The Town doesn’t need the space for any municipal or school buildings.
A public park, which many have suggested, would require wetlands permits and a special use permit, Van Winkle said. The cost would include the $12.6 million purchase price plus $5.5 million to demolish the existing buildings, plus the cost of park and field construction – a conservative estimate of $20 million total, said Van Winkle.
To finance that, bonding would have to be issued which would include an average carrying cost of $1.65 million. Annual operating costs could be $250,000. Total annual expenditures for the park could be $2 million. “That’s a big deal for us,” Van Winkle said.
“If we don’t purchase the site there is a secondary school for international students that has offered $12.6 million. They will have 90 days from signing of their agreement for due diligence and until end of year to get local approval,” Van Winkle explained. If the deal is approved, which at a minimum would require approval by the Town Planning and Zoning Commission, West Hartford is likely to receive about $500,000 in new taxes.
West Hartford Public Schools Involvement
Although the decision before the Town Council right now is about whether or not to purchase the UConn property, that decision has become intrinsically linked with the relationship between West Hartford Public Schools and Weiming.
Superintendent of Schools Tom Moore explained the exchange program that has been put into place and is set to launch this fall. That “pilot exchange program” for which 21 students have already been selected, is the only deal that has been agreed to at this point.
The agreement was signed in January, and has been discussed publicly with the West Hartford Board of Education, Moore said. It was not done secretly, and the visit to China by Assistant Superintendent Andy Morrow and Director of Summer and Continuing Education and Diversity Roszena Haskins was to meet with the students and their families. Is was not, as asserted by Michigan-based TEAM 20 which has rallied against a Weiming exchange program in its rural town, a lavish sightseeing trip.
“They heard these stories of these fantastic kids that would enrich our own kids’ experiences,” Moore said. They also answered questions about what West Hartford is like. “Those students would be welcomed, would become our kids.” Moore said he hopes that the Chinese students have not read some of the things about them that have been said about them online.
Moore reiterated that he is comfortable charging $13,000 in tuition, the same cost that out-of-district students are charged when they are given permission to attend West Hartford Public Schools in instances like when a family moves but wants their child to remain in the high school.
Mayor Scott Slifka asked Moore if there is already a deal for an influx of students as an “out-of-town newspaper” has asserted, referencing an article last week in the Boston Globe.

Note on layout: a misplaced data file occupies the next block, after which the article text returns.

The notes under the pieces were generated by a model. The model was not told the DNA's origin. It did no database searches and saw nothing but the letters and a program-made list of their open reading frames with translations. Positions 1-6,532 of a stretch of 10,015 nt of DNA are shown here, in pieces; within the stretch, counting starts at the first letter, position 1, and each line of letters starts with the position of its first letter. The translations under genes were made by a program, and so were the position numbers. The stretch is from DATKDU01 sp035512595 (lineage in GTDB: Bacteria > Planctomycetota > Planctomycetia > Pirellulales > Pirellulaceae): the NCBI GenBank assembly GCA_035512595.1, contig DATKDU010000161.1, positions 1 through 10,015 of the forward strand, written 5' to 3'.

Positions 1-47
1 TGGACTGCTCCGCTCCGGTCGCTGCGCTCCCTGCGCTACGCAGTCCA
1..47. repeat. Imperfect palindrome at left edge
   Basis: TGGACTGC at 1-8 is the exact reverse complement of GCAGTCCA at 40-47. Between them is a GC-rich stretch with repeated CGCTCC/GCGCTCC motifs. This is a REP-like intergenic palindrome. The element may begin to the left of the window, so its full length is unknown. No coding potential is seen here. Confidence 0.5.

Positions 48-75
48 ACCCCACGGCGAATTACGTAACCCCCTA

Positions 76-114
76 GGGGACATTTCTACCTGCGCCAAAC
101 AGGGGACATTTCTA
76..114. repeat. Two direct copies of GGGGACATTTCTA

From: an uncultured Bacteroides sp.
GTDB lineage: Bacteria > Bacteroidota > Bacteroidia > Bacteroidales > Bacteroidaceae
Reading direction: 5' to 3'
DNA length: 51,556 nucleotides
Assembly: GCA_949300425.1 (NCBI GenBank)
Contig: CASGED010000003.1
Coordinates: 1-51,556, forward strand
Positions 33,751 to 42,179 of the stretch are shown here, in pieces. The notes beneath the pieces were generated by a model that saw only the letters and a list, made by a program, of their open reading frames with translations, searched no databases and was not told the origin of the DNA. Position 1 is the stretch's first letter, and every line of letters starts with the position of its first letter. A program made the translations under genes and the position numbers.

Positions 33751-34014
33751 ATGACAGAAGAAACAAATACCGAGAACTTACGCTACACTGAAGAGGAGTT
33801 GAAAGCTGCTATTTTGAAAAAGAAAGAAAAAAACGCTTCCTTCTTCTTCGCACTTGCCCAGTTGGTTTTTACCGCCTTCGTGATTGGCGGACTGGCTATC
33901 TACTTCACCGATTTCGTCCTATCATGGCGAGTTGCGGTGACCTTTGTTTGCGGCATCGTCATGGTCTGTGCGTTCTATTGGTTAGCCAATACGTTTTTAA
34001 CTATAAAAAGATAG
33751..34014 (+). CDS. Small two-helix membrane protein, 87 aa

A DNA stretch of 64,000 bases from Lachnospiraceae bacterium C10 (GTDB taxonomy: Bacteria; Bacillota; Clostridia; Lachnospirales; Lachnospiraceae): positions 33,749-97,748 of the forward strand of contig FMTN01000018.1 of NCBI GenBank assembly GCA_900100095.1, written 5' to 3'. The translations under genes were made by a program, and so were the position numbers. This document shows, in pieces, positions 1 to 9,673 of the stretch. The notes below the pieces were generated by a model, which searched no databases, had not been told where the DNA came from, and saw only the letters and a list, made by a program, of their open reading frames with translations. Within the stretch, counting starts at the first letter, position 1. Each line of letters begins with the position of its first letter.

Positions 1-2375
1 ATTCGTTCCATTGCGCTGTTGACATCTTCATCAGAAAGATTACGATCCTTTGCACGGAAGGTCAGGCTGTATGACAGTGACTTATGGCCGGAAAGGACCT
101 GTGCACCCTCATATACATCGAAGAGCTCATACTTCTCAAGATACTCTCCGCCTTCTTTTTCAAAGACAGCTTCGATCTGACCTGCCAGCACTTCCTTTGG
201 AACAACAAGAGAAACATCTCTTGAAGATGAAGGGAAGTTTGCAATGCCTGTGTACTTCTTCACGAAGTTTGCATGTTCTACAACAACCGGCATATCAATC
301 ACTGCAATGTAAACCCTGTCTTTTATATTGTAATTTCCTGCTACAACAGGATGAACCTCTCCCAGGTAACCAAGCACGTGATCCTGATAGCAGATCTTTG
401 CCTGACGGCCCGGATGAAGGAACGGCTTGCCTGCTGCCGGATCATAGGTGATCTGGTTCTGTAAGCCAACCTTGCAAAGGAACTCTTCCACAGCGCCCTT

“We have an agreement for 21 students,” Moore said. “Nothing has ever been agreed to or will be until we vet it. I’d have to go before the Board of Education and say we would have to expand.”
Moore reiterated statements he has made previously that the Weiming students will not harm existing students’ ability to get into college because they will be treated as international students. The high schools do not rank students.
As for any future expansion, Moore said it will be a question of how much room we may have due to declining enrollment. The most that could ever come is 125 in 11th and 125 in 12th grade, he said, with 60-65 in each high school during the years of lower projected enrollment. It will also be an exchange opportunity for West Hartford students to go to china for breaks, during the summer, or for a semester.
Council member Chris Barnes asked about several issues raised in the Boston Globe article, including the motivation to enter into a relationship with a for-profit Chinese company. “We are not engaging in partnership because we are small town in Connecticut in a financial pinch looking to fill our coffers,” Moore said.
Council member Chris Williams asked Moore about allegations made in the Boston Globe article about Homeland Security investigations into the way Weiming uses arrangements with colleges in order to allow students to remain in public schools for two years rather than the one year period allowed under an F-1 visa. Students in West Hartford would be taking ECE classes through UConn. “I can tell you right now, I wish I recorded the conversation. She took word of an outside group in Michigan that there is an investigation. I think this is good for our kids. Everything we are doing always will be up front, on the level, vetted by attorneys, vetted by me. We will engage in the most ethical behaviors,” Moore said.
Details from Weiming
Tim DiScipio, CEO of Weiming Education Group USA, provided some back ground on the company and programs it has in place in other U.S. districts.
The West Hartford campus will be an international high school serving international students who will board and receive instruction. The decision to move forward will be made in the summer once the due diligence, which includes an evaluation of the structural integrity of the buildings, is complete, he said.